My father died when I was five, except I didn’t know it until I was nine. So, it felt like he died twice.
Mom didn’t tell me and my sister so she would spare us the pain, but it just made it worse. The wound stayed alive and well. Although I understand now she didn’t mean any harm, it was wrong.
That decision marked my life, and I punished her with a fractured trust for an entire lifetime. That was wrong, too. I wish I could change that. I can’t though.
The pain caused by not knowing what one is entitled to know, to not exercise the right of living whatever we are meant to live through is worse than any acid truth.
I learned from that early age that lies are lies—not white, partial or compassionate. They are just lies. I decided to always speak the truth and be willing to hear the truth, to always be a safe territory for the people I love to express theirs, too.
I have paid a high price for that. However, I embrace that part of me with immeasurable force—maybe it’s the only one I really do. Interestingly enough, many years later when I was deciding which university to attend I chose the one whose slogan was “Truth will make you free.”
Mom told us they had gotten a divorce and he had left. I had a kid´s calendar behind my bedroom door where I put stickers to mark special days. I marked each day he was gone, expecting that would be the one on which he’d come back or call.
I did that for months and months until I ran out of stickers, and tears and hope. Being an eloquent and pretty outspoken pain in the ass since early age, I confronted my mom many times with a million questions.
I just wanted that sorrow, that loneliness and that feeling of having been left, discarded and forgotten to make some sense.
I never got much except for, “He’s gone.” Other stories in my adult life kept reaffirming the horrendous lie I told myself. The lie that I was the cause, that I was unworthy even for a proper good bye, that I was abandonable (if the terms even exists, it does in my head).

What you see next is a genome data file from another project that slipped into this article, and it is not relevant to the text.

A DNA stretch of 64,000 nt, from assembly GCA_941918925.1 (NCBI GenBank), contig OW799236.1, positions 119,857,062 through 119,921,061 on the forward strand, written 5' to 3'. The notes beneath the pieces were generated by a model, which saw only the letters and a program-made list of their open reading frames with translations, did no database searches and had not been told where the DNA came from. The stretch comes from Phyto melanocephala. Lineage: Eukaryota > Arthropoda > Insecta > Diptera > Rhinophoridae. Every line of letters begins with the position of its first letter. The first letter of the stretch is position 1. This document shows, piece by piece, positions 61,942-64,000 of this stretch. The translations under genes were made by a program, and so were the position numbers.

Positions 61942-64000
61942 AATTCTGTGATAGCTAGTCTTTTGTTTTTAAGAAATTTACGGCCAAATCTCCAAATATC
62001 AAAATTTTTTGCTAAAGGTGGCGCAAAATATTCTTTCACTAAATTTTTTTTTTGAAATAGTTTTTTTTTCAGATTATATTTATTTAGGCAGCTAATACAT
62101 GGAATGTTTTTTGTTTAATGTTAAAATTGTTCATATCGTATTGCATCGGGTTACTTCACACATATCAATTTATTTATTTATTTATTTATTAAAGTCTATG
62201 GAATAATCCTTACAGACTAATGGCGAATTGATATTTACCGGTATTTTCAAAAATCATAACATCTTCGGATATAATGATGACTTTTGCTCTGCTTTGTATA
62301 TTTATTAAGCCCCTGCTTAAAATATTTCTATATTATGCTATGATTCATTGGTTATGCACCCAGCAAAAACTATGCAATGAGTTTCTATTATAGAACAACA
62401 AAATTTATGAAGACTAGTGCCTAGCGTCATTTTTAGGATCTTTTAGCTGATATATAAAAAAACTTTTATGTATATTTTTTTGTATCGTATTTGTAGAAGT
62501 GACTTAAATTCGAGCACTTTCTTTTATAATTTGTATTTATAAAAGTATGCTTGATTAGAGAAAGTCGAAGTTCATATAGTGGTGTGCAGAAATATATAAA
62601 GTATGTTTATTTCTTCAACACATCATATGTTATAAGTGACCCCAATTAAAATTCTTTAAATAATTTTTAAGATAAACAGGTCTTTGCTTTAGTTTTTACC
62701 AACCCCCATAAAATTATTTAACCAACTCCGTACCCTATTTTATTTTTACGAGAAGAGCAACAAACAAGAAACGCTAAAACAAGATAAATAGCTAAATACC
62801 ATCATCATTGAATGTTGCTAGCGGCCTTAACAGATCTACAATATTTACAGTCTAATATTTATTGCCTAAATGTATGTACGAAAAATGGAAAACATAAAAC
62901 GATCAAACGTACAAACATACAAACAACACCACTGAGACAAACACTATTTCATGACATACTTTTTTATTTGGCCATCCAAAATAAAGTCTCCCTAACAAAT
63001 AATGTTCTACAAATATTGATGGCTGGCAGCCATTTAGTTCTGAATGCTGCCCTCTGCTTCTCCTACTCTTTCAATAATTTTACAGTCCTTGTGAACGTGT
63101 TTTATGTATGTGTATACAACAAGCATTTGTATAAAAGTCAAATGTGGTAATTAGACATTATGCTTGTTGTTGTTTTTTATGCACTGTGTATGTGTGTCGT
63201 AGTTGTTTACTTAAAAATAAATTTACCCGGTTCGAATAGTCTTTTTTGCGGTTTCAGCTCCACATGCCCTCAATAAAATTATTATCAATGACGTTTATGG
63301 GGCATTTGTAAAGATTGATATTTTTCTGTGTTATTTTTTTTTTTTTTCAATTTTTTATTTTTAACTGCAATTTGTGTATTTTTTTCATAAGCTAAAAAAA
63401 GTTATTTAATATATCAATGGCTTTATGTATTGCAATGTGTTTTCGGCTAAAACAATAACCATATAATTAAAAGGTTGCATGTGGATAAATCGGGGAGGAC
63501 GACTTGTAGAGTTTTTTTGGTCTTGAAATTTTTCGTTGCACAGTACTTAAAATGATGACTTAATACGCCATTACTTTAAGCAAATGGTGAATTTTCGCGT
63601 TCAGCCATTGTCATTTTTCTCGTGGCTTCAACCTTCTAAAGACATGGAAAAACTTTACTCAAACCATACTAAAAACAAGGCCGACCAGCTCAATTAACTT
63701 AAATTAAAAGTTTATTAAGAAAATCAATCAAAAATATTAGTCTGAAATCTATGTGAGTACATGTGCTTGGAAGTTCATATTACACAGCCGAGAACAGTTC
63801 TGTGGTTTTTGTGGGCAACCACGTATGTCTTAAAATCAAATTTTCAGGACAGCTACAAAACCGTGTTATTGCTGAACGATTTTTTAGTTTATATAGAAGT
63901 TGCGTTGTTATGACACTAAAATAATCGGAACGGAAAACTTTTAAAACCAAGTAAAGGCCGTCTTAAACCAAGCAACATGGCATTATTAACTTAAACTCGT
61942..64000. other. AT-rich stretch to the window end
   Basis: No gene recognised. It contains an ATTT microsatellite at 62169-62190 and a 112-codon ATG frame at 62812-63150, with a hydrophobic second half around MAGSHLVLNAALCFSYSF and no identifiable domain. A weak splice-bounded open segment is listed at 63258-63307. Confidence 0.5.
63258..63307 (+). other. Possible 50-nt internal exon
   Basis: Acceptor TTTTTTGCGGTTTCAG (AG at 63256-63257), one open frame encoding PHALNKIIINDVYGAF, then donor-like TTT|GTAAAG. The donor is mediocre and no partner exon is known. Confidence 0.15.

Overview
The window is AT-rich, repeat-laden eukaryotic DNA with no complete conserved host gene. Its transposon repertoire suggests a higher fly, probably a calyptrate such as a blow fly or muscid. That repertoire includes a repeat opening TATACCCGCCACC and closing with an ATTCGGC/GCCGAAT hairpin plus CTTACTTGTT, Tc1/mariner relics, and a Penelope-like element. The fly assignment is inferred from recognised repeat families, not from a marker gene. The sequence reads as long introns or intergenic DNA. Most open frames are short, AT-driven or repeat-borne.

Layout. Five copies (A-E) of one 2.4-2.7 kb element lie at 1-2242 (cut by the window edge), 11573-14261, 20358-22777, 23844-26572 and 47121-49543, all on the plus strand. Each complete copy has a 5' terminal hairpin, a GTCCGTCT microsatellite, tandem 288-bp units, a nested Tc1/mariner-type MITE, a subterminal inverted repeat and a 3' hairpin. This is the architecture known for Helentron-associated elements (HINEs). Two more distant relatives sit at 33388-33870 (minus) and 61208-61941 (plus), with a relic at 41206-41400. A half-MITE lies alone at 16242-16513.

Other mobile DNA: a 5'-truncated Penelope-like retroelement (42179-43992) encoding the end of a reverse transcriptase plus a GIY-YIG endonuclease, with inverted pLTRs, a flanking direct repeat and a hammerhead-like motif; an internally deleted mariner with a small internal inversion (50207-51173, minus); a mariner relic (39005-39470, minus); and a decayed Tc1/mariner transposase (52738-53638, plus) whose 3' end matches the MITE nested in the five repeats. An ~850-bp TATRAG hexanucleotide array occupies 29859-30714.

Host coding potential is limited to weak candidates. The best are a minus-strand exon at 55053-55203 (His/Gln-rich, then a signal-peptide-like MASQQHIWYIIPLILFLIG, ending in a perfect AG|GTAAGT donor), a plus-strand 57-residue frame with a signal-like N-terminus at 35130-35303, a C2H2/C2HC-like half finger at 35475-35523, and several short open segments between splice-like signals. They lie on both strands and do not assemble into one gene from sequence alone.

As a child I never made a drama about not having a dad, I actually made jokes about it. When I got sent to the principal’s office at school and she told me she was going to call my dad I’d reply, “Good luck with that!” I don’t even remember actually being aware of missing him. But, I grew up often wondering how it would feel to have one, to go for walks with him, to ask him for advice, to trust a man. When some jack ass in college would treat me wrong, I thought, “If I had a dad you would not get away with this, you moron!”
My mom was an intelligent, hard working, resourceful and attractive woman. She had the best hair, the sexiest kind of masculine voice and gorgeous legs. And, a strong temper, oh lord. She had a few boyfriends here and there, and even though some were pretty ok, they were not dad material.
I was honestly open to the idea, but nah! Candidates were all pepper less, to my taste. She eventually remarried a wonderful man who turned out to be a great husband. He outlived her (my respects to him, my mom was not an easy person to live with), but still not enough “checked” for him to be a dad.
During my last relationship, with a very good man by the way, I had the privilege to meet his dad. I met the whole family during a difficult time, his mom had just passed. I happened to be visiting when a mass, lunch and a visit to the cemetery were planned for the day. I gracefully joined.
Once in the cemetery, my partner and his sister walked a bit ahead of us. Dad is getting old, his steps are slower, but his touch is warm, his eyes are calm and his wrinkles are perfectly drawn. He’s funny, as well.
We walked and talked. He supported some of his weight on my arm, and I shared some very private stuff. He did, too. And suddenly there I was—I heard a bell in my heart, I really did. Finally, for the first time in my life I felt the, “What if? What if this is it?”
I was having a dad and sharing, and trusting and feeling the love I never had before. That walk healed my wound totally—not even a scar is left.
So yes, in the end my father died twice, but he also lived twice.
Maru Garcia was born in Mexico City, raised by an angel dressed as a warrior. As a kid, she wanted to be invisible when she grew up or become a contortionist so she could fit silently in little spaces. She has a degree in Nutrition and Food Science and believes in veganism as a living statement of love. She is a very imperfect yogi, loves animals more than anything in the whole wide world, and is a strong advocate for animals´right to just be animals. There is often a dog, a kitten or a palm tree hidden in her purse on the way to safety. She often gets in trouble for saying exactly what she thinks and feels, no editing, that is her trademark. Her world tends to be often black or white, gray disorients her. She is in love. She lives in Playa del Carmen with her three dogs, two birds and one cat. She does not know yet how come or why she writes.
Editor: Sara McKeown